Today we received an inquiry from reporters about an alleged data breach. We have searched high and low for chatter on the breach on the Internet and can find nothing. We can only presume the reporters, who write for a publication that has written many hit pieces on Gab in the past, are in direct contact with the hacker and are essentially assisting the hacker in his efforts to smear our business and hurt you, our users.
The reporter, without providing us with any evidence of the breach or assistance to identify its veracity, alleged that an archive of Gab public posts, private posts, user profiles, hashed passwords for users, DMs, and plaintext passwords for groups have been leaked via a SQL injection attack. We were aware of a vulnerability in this area and patched it last week. We are also proceeding to undertake a full security audit.
We do not currently have independent confirmation that such a breach has actually taken place and are investigating. Much of this information (in particular Gab public posts and public user profiles) is already public.
It is standard practice for passwords to be hashed. If the alleged breach has taken place as described, your passwords have not been revealed. For groups, where passwords are meant to be shared for users to join with, we do not encrypt this information as is noted in our group creation interface. DMs were only live for a few weeks and are not currently a feature supported by the site, so if a breach has in fact occurred in that domain we expect the number of affected accounts to be low.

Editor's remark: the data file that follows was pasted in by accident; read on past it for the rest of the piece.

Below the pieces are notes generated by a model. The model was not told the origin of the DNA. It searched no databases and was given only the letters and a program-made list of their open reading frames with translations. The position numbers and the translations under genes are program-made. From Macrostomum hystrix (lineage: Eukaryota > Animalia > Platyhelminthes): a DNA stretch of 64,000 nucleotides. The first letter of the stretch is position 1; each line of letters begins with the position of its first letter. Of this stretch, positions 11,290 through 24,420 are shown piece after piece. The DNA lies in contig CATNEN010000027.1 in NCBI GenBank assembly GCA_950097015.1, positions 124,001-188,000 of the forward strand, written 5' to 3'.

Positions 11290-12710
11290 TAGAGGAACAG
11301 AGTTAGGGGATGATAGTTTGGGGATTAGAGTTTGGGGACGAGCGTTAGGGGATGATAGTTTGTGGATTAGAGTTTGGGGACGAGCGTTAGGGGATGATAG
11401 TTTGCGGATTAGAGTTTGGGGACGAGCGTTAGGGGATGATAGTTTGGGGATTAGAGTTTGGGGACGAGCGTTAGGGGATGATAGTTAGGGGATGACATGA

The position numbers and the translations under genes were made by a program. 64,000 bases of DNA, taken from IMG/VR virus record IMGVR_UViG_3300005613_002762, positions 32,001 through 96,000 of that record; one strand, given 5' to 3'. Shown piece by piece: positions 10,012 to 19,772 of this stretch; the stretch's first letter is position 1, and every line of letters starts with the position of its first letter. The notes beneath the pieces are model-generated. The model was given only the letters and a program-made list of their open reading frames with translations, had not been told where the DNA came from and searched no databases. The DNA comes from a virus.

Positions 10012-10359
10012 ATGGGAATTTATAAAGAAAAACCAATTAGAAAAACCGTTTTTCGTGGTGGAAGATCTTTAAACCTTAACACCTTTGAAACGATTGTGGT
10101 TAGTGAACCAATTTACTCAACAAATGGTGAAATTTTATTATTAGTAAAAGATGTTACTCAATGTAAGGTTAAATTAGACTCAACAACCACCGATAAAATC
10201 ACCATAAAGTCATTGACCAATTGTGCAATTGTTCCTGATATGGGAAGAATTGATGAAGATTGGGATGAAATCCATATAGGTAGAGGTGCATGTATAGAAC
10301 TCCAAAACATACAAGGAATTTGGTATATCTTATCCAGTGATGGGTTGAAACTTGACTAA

Gab collects very little from our users in terms of personal information. It is entirely possible for a user of the site to be unidentifiable based on the information they provide at login.
In our subscriber records we do not collect health or financial information; we do not collect dates of birth; we do not collect social security numbers; we do not collect telephone numbers; we do not track user searches, queries or browsing history; we do not check who owns an e-mail address before setting up an account (and, in this instance, we have no indication that e-mail addresses were compromised.)
Every major tech company – from Facebook to Twitter – has been the target of multiple and continued data breaches. We collect very little personal data so that, in the event of a data breach, the effect on our users will be minimized. As we learn more about this alleged breach, we will notify the community publicly with our findings as required by law.
Jesus is King